Populus tremuloides (trembling aspen) Brambilla & Sutton 1969 (Manitoba, Canada); also DAVFP (BC, Canada) (as = Hericium laciniatum and Hericium ramosum); also Brambilla & Sutton 1969 (Manitoba, Canada) (as H. laciniatum).

Populus trichocarpa (black cottonwood) DAVFP (BC, Canada. Most common host species in BC collections.) (as = Hericium laciniatum and H. ramosum) Also Ginns 1985.

Quercus cerris (Turkey oak) “on coarse woody debris” Urban 2015 (Austria).

Quercus dilata (tilonj) “on dead parts of trunk” Sultana & Qreshi 2007 (Pakistan) (as H. ramosum).

Quercus robur (English oak) “on decaying trunk” Ginns 1985 (Sweden).

Salix sp. (willow) Ginns 1985 (Ontario, Canada).

Tilia sp. mentioned in Russian Red Book Plants (Russian Federation).

Tsuga heterophylla (western hemlock) DAVFP (BC, Canada) (as laciniatum & ramosum).

Ulnus spp. (elm) was mentioned in Hampshire Biodiversity Partnership 2003 (UK).

“fallen decayed trunks of Fagus” Hallenberg 1983 (Sweden).

“on angiosperm wood” Stalpers 1992 (Epping forest, England).

“Common in Iowa on dead logs of frondose species.” Miller 1935. (Iowa) (as = Hericium laciniatum/coralloides).

“logs on ground. Mostly Beech, also on Fraxinus and Ulnus” Hampshire Biodiversity Partnership 2003 (UK).

“Beech wood” Wald et al 2004.

“On beech and hickory logs” Banker 1906 (Canada and USA: NY to CA) (as = Hericium laciniatum/ramosum).

“most commonly on Acer spp., frequent on Fagus and Betula, single collections on Ulmus, Carya, and Fraxinus. It is the only species seen on cottonwood and aspen (Populus spp.) in the west. Single collections on Alnus (Oregon) and live oak (California), and in Alaska on Betula and Populus.” Harrison 1973 (as Hericium ramosum).

“grows on stumps and trunks of dead hardwoods, mainly birch, rarely beech, elm, alder, oak, linden [Tilia sp.], aspen […]” Russian Red Book Plants (Russian Federation).

“fruits from dead hardwood logs and stumps,” “Saprobic and possibly parasitic…typically fruiting from fallen hardwoods branches and stumps, but very rarely reported from the wounds of living hardwoods (perhaps as a result of misidentification);” Kuo website.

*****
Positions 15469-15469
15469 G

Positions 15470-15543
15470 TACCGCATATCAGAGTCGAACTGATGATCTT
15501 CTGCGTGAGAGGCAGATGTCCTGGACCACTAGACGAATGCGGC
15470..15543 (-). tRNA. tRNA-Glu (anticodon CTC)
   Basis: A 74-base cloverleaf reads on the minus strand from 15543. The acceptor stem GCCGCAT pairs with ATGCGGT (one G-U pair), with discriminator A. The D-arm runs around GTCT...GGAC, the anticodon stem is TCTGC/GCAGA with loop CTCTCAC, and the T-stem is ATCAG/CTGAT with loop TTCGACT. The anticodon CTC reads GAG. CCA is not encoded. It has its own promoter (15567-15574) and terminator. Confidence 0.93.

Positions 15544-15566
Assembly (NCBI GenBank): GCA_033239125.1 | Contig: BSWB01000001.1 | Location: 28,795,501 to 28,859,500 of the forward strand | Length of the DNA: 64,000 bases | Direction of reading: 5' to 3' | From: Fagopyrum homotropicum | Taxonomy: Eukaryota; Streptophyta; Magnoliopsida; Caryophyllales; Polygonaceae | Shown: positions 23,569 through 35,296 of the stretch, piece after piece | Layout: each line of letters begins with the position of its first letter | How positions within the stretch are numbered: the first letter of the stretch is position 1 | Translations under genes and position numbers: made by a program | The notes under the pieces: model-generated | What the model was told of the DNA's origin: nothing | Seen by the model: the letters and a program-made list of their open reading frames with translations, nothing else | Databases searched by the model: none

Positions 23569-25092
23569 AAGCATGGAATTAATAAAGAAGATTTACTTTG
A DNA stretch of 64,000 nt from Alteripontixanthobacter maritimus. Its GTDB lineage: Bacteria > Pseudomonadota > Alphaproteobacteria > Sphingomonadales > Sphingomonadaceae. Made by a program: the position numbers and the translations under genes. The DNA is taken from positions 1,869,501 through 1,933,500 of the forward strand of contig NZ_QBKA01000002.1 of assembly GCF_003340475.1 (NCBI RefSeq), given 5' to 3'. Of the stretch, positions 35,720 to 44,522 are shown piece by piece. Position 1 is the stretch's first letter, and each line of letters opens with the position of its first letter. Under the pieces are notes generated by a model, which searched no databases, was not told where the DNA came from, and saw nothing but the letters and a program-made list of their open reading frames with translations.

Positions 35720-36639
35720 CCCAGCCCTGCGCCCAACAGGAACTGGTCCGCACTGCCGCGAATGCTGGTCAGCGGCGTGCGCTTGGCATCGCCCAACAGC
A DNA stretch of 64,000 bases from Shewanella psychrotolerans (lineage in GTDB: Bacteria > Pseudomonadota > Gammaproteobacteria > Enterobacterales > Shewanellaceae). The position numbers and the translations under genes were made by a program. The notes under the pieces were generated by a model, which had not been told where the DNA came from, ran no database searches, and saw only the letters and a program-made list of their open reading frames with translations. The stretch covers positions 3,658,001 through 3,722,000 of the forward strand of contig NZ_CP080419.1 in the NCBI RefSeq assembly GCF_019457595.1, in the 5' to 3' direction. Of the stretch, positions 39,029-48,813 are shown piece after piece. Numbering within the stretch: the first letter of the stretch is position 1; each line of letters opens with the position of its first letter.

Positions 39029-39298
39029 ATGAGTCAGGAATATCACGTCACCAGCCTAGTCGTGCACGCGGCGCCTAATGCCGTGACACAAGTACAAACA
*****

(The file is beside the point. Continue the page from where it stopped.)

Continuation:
“grows only on deciduous wood, usually poplar.” Henderson 1981.

“exclusively on deciduous wood” Harrison 1973 (as H. ramosum).

“decayed log” ATCC (UK).

“hardwood logs” Ostry et al 2011.

“on hardwood logs” Mycoweb (California) (as H. ramosum).

“Grows on prostrate trunks of trees of various kinds.” Hyams 1900 (North Carolina, USA).

H. caput-medusae “on the dead woods”; H. coralloides “on the oldest tree trunks, and mainly on oaks.” Letellier 1826.

“on Fagus orientalis trees” “in conifer forest” “on beech trees” “on oak trees” Doğan et al. 2005  (Turkey).  However, notice in Doğan’s work that coralloides is presented as being synonymous with alpestre, ‘erinaceum’ AND ramosum. In going through his references Doğan appears to also include abietis as a synonym?

Maas Geesteranus 1959 held a similar view in asserting that coralloides was only found on conifers.

Thongbai et al. 2015 also purported coralloides to occur only conifers, probably drawing this from the literature, such as Maas Geesteranus, as they claimed it occurred exclusively on conifers. No reference was included by Thongbai on this particular point.

Listed as being found on Abies and various conifers in Rastetter 1983 (Germany)

It seems sound, where reference material still exists in tissue banks, to suggest a re-evaluation of the European coralloides reported on conifers as possibly alpestre and of the American coralloides reported on conifers as possibly being abietis?